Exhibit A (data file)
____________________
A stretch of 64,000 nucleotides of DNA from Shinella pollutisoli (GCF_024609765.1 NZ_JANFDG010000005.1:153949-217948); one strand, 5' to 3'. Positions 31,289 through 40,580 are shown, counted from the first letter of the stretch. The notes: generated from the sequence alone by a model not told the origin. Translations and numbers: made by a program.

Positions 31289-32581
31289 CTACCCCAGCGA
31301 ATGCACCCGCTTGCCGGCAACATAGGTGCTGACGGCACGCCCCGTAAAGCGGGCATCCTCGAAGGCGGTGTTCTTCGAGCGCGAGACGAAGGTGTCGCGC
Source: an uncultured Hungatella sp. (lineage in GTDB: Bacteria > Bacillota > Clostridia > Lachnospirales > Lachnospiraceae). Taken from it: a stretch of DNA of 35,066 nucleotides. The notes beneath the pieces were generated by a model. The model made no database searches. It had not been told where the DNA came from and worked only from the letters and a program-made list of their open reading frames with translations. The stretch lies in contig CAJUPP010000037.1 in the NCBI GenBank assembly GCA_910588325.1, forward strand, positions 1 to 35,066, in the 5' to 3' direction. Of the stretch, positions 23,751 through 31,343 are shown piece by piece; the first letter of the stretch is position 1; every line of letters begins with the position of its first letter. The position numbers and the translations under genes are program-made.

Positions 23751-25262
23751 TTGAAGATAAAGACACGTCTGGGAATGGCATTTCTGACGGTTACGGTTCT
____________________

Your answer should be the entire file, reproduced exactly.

A stretch of 64,000 nucleotides of DNA from Shinella pollutisoli (GCF_024609765.1 NZ_JANFDG010000005.1:153949-217948); one strand, 5' to 3'. Positions 31,289 through 40,580 are shown, counted from the first letter of the stretch. The notes: generated from the sequence alone by a model not told the origin. Translations and numbers: made by a program.

Positions 31289-32581
31289 CTACCCCAGCGA
31301 ATGCACCCGCTTGCCGGCAACATAGGTGCTGACGGCACGCCCCGTAAAGCGGGCATCCTCGAAGGCGGTGTTCTTCGAGCGCGAGACGAAGGTGTCGCGC
Source: an uncultured Hungatella sp. (lineage in GTDB: Bacteria > Bacillota > Clostridia > Lachnospirales > Lachnospiraceae). Taken from it: a stretch of DNA of 35,066 nucleotides. The notes beneath the pieces were generated by a model. The model made no database searches. It had not been told where the DNA came from and worked only from the letters and a program-made list of their open reading frames with translations. The stretch lies in contig CAJUPP010000037.1 in the NCBI GenBank assembly GCA_910588325.1, forward strand, positions 1 to 35,066, in the 5' to 3' direction. Of the stretch, positions 23,751 through 31,343 are shown piece by piece; the first letter of the stretch is position 1; every line of letters begins with the position of its first letter. The position numbers and the translations under genes are program-made.

Positions 23751-25262
23751 TTGAAGATAAAGACACGTCTGGGAATGGCATTTCTGACGGTTACGGTTCT